Biofeedback: A window on stress

Stress can be challenging and even healthy at certain levels but all too easily can become a silent monster that steals our work performance and satisfaction with life.  It damages our vitaility and left unchecked will damage our health.  Biofeedback can be a very safe and effective way of dealing with stress and in this acticle we take a look at how stress manifests in the body and how we might deal with it by working just with heart rate variability biofeedback.

Why do we get stressed?
From when we are babies in arms we develop and store primitive "emotional programmes" that are basically about ensuring our survival.  It's a form of conditioned behaviour.  The brain is silently learning to recognise “patterns” in the environment that represent threats to our survival.  When we are out and about in the world the part of the brain known as the amygdala matches our current situation with these stored patterns of threats.  At any time a “threat” is detected, a response is initiated and it is instantaneous. 

The amygdala sends a signal to our physiological systems to power up our so-called fight or flight mechanism and it literally disconnects us from our higher consciousness – in other words it stops us thinking clearly! 

Every cell in the body responds to the stimulus.  When someone cuts you up in traffic and you respond with what later seems like “irrational” behaviour – it’s this process at work.  Our autonomic nervous system becomes out of balance as the so-called sympathetic pathway speeds up the body for high effort. 

A million years ago, the effort of running away or fighting the threat would have burned off the adrenaline which floods into our system to allow this effort.  For people today, there might not be such an opportunity and when repeated often, this adrenaline overload leads to increased risk of obesity, diabetes, hypertension, cancer, heart disease, stroke and the many other consequences of imbalance.

The job of the so called parasympathetic pathway of the autonomic nervous system is to slow down these body systems and release hormones that naturally neutralise the adrenaline.

Relaxation and meditation can bring this about but only slowly and anyway we may not be able to relax when it is most needed.  It’s not just the "hard wired" autonomic nervous system at work – it’s also the molecules of emotion that flow through our body.  We actually have a chemical nervous system with powerful hormones at work. The hormonal system is slower acting but is extremely powerful and needs to be in balance too.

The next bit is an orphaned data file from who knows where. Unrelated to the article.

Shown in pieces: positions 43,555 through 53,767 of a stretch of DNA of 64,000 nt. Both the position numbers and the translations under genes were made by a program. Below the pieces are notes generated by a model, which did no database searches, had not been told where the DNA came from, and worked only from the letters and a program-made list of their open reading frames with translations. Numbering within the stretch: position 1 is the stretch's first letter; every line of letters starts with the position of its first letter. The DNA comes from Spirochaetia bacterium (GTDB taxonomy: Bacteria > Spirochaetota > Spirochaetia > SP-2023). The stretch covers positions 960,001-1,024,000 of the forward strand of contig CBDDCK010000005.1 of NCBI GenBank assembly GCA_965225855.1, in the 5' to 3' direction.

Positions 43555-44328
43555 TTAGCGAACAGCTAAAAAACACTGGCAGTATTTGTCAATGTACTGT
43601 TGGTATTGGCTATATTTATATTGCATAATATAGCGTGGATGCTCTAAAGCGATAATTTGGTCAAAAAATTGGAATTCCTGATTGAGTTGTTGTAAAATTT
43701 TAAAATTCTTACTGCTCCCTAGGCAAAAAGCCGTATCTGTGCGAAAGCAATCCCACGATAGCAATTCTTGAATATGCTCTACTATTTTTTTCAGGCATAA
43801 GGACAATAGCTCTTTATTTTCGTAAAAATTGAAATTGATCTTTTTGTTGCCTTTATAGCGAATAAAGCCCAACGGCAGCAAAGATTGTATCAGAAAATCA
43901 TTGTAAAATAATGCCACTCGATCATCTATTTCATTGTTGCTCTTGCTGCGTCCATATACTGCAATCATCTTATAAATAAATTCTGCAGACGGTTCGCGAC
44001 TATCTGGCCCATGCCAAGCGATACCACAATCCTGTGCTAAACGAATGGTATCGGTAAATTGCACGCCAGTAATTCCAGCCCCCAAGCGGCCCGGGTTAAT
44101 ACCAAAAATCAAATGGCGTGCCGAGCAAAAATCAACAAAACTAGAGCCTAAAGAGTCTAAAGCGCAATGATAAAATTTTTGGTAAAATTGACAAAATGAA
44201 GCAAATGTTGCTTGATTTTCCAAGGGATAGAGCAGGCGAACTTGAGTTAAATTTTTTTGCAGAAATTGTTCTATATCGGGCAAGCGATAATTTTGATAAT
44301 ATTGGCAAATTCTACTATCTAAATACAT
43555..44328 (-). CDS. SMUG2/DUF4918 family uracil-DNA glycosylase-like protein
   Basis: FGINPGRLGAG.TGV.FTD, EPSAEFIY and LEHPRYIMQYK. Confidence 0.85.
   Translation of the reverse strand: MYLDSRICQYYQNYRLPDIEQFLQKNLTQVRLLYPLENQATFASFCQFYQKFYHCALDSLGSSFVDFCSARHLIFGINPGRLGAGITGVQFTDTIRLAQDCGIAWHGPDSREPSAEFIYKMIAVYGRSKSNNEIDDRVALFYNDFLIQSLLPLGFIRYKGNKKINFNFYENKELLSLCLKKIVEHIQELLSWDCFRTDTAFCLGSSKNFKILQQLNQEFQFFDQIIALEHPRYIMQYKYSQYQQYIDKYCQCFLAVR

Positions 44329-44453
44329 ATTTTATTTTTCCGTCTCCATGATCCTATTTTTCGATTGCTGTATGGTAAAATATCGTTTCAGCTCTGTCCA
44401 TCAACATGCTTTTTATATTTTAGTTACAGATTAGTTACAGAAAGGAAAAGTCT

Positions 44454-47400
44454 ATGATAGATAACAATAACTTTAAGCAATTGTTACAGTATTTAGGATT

We probably don’t yet know all of the hormones that flow to regulate our balance.  Two of the best known are DHEA which is associated with positive emotions, feelings of well-being and success, and cortisol which is associated with negative emotions, feelings of submission and despair.  It is no good taking DHEA pills (although they exist) because what we need is balance – both in the fast response autonomic nervous system and in the slower response of the hormonal system.

The body has a built in way of creating coherence and stability from chaos and biofeedback is one effective way of giving us a window on our instantaneous state and helping us to learn to seek a balanced state naturally.

A commonly used signal in using biofeedback to deal with stress is the Heart Rate.  The heart is a powerful source of electromagnetic energy – much more powerful than the brain (1000 to 5000 times more powerful) and it can be used to send a signal back to the brain that quickly defuses the stress induced imbalance. 

As the heart beats it generates electromagnetic energy in a rhythmic way that can be seen as the familiar ECG waveform. (The heart rate is a measure of how many heartbeats or cycles there are in a minute ) We now know that a healthy heart has a rhythm that varies smoothly.  Even when we are at rest, the heart rate speeds up for a few cycles and then slows down for a few cycles.  When we are ill or stressed this heart rate variability becomes chaotic or very uneven.  This biological rhythm is communicated to every cell in the body and literally entrains every cell and organ system to fall into step

If a "smooth" signal from the heart is communicated to the brain, the amygdala no longer seems to inhibit thinking.  Once again, we can regain access to the higher consciousness and intuitive, creative abilities of the brain.  This action of putting attention to the heart activates the slower pathway we noted earlier that allows us to access the cerebral cortex.  We actually see things in a broader perspective and miraculously this is the key to defusing stress, improving creativity and even personal communications.

Biofeedback can let us measure a trainees heart rate variability in real-time and feedback to them an audio-visual display in a way that they both see and feel when they are achieving improved balance.  This "feeling" aspect is important as ultimately we want this behavious to be possible without the equipment.  Of course, we can, with modern biofeedback systems we can look at many other signals as well and we will examine these in additional articles.